Gardening: Grow basil, reap culinary rewards
Growing the herb basil, reseeding bare spots in lawns, and mulching walkways are some of the gardening activities for this month.
Basil is the best known of the Italian herbs and, with parsley, the most grown herb. Sweet or Genovese is the most popular species, grown for its large leaves used in sandwiches, pizzas and pesto making. Another warm season favorite use is in a simple, Italian caprese salad consisting of slices of tomato and mozzarella, topped with basil leaves and a vinaigrette or Italian dressing.
When buying sweet basil plants, or seeds to start, look for ones resistant to fusarium disease such as Aroma 2, Nufar, Plenty or ProEasy. Similar to Aroma 2 is the new Prospera, which also has resistance to downy mildew disease, as does Pesto Party. If you don’t find such disease resistant cultivars, just make sure to plant basil plants right after the last frost (they’re quite cold sensitive), so that you can harvest leaves prior to any diseases appearing.
There are other variations on basil, such as Mrs. Burns lemon basil with a piquant lemon flavor — unusual in basil, Thai lemon basil, or lime basil. Cinnamon or Mexican basil has an aroma as its name indicates. There are purple-leaved cultivars (cultivated varieties) such as Dark Opal and Purple Ruffles — good used as ornamental foliage plants. There is even a variegated cultivar — Pesto Perpetuo — with thin, white leaf margins. Other basils are globe shaped or short — about one foot tall — so grow well in containers. Boxwood, Spicy Globe, Dolce Fresca, and Minette are examples of these compact basils.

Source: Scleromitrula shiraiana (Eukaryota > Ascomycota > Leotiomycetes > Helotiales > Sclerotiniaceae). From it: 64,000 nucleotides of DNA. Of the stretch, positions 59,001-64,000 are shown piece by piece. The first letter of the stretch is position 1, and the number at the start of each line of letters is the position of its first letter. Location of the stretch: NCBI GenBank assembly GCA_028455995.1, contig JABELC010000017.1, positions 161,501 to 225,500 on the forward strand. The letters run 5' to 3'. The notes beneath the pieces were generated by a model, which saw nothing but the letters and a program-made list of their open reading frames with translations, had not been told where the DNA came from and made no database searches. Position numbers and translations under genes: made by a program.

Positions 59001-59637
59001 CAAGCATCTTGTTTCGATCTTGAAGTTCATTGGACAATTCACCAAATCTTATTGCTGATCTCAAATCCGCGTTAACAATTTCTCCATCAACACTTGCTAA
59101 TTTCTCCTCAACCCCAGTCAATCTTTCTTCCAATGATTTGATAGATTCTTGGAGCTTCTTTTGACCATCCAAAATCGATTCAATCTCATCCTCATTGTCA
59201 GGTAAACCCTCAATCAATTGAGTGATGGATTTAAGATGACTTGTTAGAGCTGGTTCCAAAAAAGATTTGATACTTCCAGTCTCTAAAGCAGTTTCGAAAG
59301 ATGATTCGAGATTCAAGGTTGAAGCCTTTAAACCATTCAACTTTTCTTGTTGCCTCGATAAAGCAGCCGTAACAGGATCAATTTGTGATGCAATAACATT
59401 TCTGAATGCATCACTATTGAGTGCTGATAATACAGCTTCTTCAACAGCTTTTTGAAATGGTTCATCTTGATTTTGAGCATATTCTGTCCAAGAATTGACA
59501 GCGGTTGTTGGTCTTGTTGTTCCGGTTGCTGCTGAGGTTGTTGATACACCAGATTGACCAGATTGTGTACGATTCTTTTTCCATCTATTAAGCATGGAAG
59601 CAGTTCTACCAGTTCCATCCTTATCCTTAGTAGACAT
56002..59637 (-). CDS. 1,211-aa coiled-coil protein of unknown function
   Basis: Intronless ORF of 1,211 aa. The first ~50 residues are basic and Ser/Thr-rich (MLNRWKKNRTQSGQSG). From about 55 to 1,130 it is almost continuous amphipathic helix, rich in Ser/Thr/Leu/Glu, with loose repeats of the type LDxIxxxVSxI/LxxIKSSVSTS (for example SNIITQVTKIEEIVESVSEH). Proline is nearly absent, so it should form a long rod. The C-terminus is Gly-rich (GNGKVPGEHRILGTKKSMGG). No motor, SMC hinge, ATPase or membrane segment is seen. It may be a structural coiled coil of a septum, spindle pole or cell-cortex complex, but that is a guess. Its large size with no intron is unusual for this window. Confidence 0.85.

When you transplant annual flowers and veggies from cell-packs or small containers, loosen the roots (often called “root balls”) if they are quite root-bound — often the case.
If roots form a solid mass and are tightly interwoven, either tease them apart gently with a fork or similar tool, or make a couple slits in the sides. Cutting through these roots will cause them to branch and grow new ones. If you don’t loosen such root masses, they may never grow out into surrounding soil, keeping the plants stunted, and you’ll find the roots in the same shape in fall.
Before reseeding bare spots in the lawn, spread 1 to 2 inches of compost over the areas and firm it down. Then sow grass seed. Sprinkle a thin layer of compost on top of the seed, cover with straw and keep it moist. This is a case where light, frequent (at least daily) watering is good. If you have pets, to deter them encircle the spots with stakes string or mesh netting.
Reduce the weeds in walkways in your garden by covering the soil with some type of mulch. Some people like to use several sheets of moistened newspaper topped with straw (not hay, as it often has weed seeds), especially if you move your planting areas around a bit from year to year. Try to avoid tilling to remove weeds because the process brings up weed seeds from deeper in the soil and exposes them to the light they need to grow. If you have permanent paths, such as between raised beds, you can use a weed fabric material under mulch.
There are so many other garden activities for this month, such as putting hummingbird feeders out early in the month, waiting until after the last frost and soils warm to plant warm-season crops such as melons and squash and cucumbers, and having frost protection handy for tomatoes. While it is good to shop early for the best selection of annual flowers, particular new ones, wait to plant them until after the last usual frost date — often the end of May.
Leonard Perry is a UVM Horticulturist and Charlie Nardozzi is a Garden Consultant.
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